Most apartments have a "3 strikes" sort of policy, meaning it only takes 3 complains before more serious consequences are imposed onto the offending neighbor. It may only need to be 3 legitimate complaints by a single neighbor, or 3 different neighbors making the same complaint. If this is the case, it may be beneficial to your case to speak to the other neighbors who share a wall (or ceiling/floor) with your loud neighbor. Chances are if you hear the booming bass (or other noise,) then they can too - and it probably irritates them just as much as it irritates you.

Presenting a united front to your management will more than likely alert them to a serious noise issue. It will also help get faster results in managing your unruly neighbor.

Also, check into your lease. Chances are there are designated "quiet times" which are generally from 10 p.m. to 8 a.m. or 9 a.m. The same applies for city ordinances - this is especially helpful if your neighbor tends to be more noisy later in the night. You can also use this information later if the issue continues to escalate.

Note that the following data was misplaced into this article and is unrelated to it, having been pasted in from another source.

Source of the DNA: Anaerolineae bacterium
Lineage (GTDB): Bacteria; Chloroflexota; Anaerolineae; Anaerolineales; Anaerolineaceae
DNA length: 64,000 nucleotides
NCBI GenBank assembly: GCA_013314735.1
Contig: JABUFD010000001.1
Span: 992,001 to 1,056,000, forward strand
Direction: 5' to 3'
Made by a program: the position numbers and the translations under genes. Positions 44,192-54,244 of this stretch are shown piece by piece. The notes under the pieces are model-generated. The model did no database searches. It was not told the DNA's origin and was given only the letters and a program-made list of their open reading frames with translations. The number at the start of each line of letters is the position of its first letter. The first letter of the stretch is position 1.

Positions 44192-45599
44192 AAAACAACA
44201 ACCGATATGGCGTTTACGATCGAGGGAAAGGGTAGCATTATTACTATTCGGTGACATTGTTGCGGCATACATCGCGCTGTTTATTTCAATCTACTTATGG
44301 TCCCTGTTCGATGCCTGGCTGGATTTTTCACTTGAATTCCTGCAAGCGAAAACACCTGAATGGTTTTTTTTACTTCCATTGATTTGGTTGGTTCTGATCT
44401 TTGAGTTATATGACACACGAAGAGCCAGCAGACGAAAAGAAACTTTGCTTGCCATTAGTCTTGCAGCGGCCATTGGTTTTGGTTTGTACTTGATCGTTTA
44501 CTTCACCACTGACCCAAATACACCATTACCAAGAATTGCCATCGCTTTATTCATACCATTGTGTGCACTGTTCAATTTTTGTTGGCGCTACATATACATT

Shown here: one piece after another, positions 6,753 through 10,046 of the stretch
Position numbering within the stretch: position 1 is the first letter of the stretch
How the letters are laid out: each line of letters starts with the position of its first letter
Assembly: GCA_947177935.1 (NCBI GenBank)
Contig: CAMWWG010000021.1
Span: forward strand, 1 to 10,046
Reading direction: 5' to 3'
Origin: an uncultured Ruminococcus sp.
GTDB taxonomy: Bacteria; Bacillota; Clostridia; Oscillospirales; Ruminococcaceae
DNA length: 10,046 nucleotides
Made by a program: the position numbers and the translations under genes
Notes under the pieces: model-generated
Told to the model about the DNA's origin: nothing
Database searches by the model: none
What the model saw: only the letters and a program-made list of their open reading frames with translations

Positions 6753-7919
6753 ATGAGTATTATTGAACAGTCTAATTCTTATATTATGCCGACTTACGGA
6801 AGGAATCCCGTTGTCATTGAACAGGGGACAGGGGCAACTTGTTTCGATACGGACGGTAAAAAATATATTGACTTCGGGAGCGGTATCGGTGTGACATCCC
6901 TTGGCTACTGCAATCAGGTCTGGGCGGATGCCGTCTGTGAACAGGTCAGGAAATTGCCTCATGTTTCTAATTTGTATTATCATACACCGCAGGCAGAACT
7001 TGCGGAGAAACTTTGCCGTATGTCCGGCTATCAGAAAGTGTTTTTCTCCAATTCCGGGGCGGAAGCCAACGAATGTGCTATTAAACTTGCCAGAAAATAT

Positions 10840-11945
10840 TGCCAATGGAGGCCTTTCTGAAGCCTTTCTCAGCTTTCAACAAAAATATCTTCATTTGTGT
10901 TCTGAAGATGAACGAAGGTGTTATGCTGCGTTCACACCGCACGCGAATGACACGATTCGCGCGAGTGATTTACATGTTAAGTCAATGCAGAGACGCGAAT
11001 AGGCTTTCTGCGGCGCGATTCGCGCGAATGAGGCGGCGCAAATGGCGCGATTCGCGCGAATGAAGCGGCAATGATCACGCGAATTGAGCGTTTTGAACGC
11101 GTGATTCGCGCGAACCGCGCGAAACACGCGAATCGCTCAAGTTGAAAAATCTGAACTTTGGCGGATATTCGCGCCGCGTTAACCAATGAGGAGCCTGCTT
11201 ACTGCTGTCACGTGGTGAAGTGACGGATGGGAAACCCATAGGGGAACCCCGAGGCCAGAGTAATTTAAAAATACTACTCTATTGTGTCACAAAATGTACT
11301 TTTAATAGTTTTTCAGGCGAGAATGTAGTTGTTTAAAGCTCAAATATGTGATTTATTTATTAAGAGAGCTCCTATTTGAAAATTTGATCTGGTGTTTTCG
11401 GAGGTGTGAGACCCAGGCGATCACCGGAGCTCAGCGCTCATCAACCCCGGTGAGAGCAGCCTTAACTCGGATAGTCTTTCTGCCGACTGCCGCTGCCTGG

Tip #4 - Involve A Higher Authority

The general rule of thumb is 3 complaints - if you've contacted management 3 or more times about the noise your neighbor is making, then it's time to move to a higher authority.

When making a noise complaint to the police - stay calm! Again, your issue is with your neighbor, not the police and chances are if you've gotten to this point, you're probably pretty aggravated.

While you may feel that you are annoying the police with a minor, petty annoyance - it will not help you at all if you just simply allow your neighbor's bad behavior to slide. If you are to the point where the noise is occurring on a regular basis and you are contacting the police on a regular basis, it will only help make your case stronger for more serious consequences for your neighbor. Don't feel bad at this point, your neighbor is no longer being reasonable and is clearly inconsiderate of others around them.

On the off chance that several weeks of police knocking on your neighbor's door to tell them to tone down the noise isn't helping - there are two last resorts.

Take a look at some horrible neighbor stories from Huffington Post!